The school district and our design and construction partners continue to target an opening of the new school in time for the start of the 2023/24 school year, though this remains a very ambitious goal.

The old elementary school building and its surrounding grounds at the SE edge of downtown Sisters is a valuable asset for the Sisters community.

The District embraces the responsibility of using this asset for the best outcome for the community while also considering the future growth of the district.

Working with Citizens4Community (C4C), District staff and our school board have hosted a series of community engagements with voters and stakeholders to understand the greatest needs and best possible uses of the building and site, either on an interim or possibly long-term basis.

After this due diligence is completed, the school board will consider possibilities and communicate the District’s intentions for the old Sisters Elementary School building and grounds.

To view the most current plans for the new school, please visit: http://ssd6.org/schoolboard/2021bond/.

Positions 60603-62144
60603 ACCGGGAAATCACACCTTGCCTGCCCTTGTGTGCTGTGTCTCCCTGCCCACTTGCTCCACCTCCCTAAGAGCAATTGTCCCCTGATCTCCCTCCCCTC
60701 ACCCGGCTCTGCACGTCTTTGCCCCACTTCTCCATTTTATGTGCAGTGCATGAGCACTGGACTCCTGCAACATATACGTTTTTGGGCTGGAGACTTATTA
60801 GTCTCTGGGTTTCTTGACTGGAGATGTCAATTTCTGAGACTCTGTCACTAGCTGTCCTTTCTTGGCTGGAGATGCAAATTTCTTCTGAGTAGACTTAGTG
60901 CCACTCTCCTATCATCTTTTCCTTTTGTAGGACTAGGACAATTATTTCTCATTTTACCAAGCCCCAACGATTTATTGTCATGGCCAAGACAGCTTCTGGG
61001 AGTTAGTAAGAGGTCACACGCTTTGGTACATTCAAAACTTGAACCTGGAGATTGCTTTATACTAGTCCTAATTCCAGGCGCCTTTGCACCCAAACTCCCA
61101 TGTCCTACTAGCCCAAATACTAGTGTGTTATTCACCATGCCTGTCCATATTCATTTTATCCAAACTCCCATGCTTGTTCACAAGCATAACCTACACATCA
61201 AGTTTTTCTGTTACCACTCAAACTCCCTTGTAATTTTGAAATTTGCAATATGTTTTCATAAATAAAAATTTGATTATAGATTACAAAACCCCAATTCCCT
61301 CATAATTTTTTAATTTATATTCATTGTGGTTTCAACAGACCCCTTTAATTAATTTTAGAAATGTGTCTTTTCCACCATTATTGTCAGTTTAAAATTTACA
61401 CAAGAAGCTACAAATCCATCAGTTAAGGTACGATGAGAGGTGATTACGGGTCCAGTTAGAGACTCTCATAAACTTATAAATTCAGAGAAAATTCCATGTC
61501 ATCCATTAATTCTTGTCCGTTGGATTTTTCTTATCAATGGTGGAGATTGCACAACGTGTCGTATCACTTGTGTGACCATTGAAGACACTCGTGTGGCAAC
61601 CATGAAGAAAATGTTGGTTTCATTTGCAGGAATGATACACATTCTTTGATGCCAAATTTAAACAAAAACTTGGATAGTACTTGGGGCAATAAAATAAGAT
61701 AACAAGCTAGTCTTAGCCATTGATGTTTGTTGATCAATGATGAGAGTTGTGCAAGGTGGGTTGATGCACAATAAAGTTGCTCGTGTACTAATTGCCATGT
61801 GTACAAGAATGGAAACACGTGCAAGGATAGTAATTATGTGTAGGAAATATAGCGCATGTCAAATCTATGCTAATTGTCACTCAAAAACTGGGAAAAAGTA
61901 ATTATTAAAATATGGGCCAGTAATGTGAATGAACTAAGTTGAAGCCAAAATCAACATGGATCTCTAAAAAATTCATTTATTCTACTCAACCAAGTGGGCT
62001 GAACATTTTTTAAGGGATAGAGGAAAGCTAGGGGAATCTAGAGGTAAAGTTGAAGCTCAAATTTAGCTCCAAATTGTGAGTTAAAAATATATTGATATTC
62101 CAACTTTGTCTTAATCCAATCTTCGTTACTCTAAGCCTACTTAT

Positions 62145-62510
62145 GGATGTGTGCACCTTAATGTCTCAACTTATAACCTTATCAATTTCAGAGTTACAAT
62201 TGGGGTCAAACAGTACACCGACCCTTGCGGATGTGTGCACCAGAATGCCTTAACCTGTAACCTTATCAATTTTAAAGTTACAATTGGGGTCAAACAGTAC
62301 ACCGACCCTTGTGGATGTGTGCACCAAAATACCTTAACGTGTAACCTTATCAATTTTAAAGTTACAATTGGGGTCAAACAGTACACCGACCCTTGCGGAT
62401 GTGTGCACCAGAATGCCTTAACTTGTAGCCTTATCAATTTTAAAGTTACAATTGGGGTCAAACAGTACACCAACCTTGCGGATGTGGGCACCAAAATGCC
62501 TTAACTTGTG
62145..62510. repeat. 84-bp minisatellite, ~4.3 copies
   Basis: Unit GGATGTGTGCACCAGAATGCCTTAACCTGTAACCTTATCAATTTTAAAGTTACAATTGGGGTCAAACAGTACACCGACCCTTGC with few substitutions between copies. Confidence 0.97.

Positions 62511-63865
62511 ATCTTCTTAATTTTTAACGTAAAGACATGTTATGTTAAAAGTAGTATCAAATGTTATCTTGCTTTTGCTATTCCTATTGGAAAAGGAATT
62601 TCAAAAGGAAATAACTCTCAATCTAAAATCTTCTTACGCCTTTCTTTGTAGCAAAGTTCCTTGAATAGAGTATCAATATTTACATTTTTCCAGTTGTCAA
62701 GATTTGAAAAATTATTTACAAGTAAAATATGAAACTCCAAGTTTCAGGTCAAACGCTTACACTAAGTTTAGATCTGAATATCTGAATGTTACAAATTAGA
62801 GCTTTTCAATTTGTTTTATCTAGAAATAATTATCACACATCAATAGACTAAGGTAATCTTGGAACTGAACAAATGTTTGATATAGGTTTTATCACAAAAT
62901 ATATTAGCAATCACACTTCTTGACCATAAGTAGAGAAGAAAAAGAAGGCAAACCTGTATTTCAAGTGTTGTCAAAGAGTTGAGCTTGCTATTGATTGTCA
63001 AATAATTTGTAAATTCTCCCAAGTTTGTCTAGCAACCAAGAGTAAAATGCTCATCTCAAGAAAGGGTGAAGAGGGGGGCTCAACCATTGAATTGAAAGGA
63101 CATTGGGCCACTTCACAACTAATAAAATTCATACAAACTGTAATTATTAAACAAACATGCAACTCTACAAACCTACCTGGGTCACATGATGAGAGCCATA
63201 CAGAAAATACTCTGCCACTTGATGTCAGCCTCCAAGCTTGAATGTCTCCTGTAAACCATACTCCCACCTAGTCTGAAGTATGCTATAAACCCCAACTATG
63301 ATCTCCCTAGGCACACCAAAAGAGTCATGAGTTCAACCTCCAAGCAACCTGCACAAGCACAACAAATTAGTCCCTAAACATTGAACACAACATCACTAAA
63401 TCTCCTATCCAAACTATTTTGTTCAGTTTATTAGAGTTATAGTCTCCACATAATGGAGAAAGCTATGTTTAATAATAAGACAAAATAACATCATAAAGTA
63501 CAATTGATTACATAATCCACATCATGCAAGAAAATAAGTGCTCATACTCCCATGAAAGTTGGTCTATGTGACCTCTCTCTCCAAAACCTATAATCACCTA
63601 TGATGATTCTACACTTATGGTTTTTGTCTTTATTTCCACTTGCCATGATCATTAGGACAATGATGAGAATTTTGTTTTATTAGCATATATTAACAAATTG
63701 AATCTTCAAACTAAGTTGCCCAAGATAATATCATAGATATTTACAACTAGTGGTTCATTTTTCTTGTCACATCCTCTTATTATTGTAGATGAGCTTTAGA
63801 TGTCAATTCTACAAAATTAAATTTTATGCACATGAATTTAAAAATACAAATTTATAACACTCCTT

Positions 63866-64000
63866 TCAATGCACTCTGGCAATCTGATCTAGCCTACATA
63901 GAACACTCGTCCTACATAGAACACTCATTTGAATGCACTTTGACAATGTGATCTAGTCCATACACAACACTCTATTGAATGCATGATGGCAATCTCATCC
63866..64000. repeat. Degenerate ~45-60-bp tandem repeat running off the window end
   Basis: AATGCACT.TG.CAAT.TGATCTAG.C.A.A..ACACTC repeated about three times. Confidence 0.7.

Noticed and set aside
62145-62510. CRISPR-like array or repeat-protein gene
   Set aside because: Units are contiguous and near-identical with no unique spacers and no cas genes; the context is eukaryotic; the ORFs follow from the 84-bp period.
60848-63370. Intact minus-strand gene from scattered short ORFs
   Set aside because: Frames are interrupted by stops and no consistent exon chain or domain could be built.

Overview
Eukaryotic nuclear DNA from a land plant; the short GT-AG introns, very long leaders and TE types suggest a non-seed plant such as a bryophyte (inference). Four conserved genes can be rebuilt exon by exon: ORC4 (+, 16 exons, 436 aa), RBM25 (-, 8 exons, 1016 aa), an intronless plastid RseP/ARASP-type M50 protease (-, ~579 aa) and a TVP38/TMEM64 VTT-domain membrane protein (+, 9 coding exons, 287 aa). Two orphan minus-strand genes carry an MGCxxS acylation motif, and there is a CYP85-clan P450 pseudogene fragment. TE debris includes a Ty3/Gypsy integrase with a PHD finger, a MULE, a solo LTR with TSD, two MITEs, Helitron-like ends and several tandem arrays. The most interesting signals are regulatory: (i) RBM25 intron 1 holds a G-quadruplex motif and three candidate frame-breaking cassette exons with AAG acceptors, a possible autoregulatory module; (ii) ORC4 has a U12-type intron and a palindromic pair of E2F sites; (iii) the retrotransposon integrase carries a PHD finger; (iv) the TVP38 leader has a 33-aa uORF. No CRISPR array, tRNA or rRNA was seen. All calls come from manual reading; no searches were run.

Thank you again to our community for supporting our schools.

Curt Scholl, Superintendent

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Sisters fire safety

To the Editor:

During the April 11 open house in Sisters, the Forest Service highlighted risks for the upcoming fire season, including persistent drought, low snowpack, and a precipitation deficit of 25 to 50 percent. Yet, during the presentation, one risk was largely ignored: human-caused fires.

According to the federal government, approximately 85 percent of U.S. wildland fires are started by people. This is especially concerning with recent fires burning at long-term campsites next to Highway 20 near the Best Western. These camps have been around for months in violation of the 14-day rule. Unfortunately, the Forest Service has implied that it is incapable of dealing with this preventable fire risk.

But the reality is that the Forest Service does have enforcement powers over this issue. Forest Service regulations make it illegal to reside in a national forest without permission. This includes living in trailers, RVs, and tents - anything “which is being used, capable of being used, or designed to be used, in whole or in part, full- or part-time, as living or sleeping quarters by any person.” These regulations also prohibit careless campfire activities and leaving refuse and litter. Violations are punishable by up to six months imprisonment and/or a $500 fine (see https://www.ecfr.gov/current/title-36/chapter-II/part-261#261.9).

Not only is the Forest Service empowered to protect the forest from problems caused by illegal camping, it has done so in Oregon, including in the Umpqua and Klamath National Forests. Furthermore, the Forest Service’s enforcement of these regulations in Oregon has been affirmed by the U.S. Court of Appeals for the Ninth Circuit (see United States v. Backlund; see also United States v. Lowry).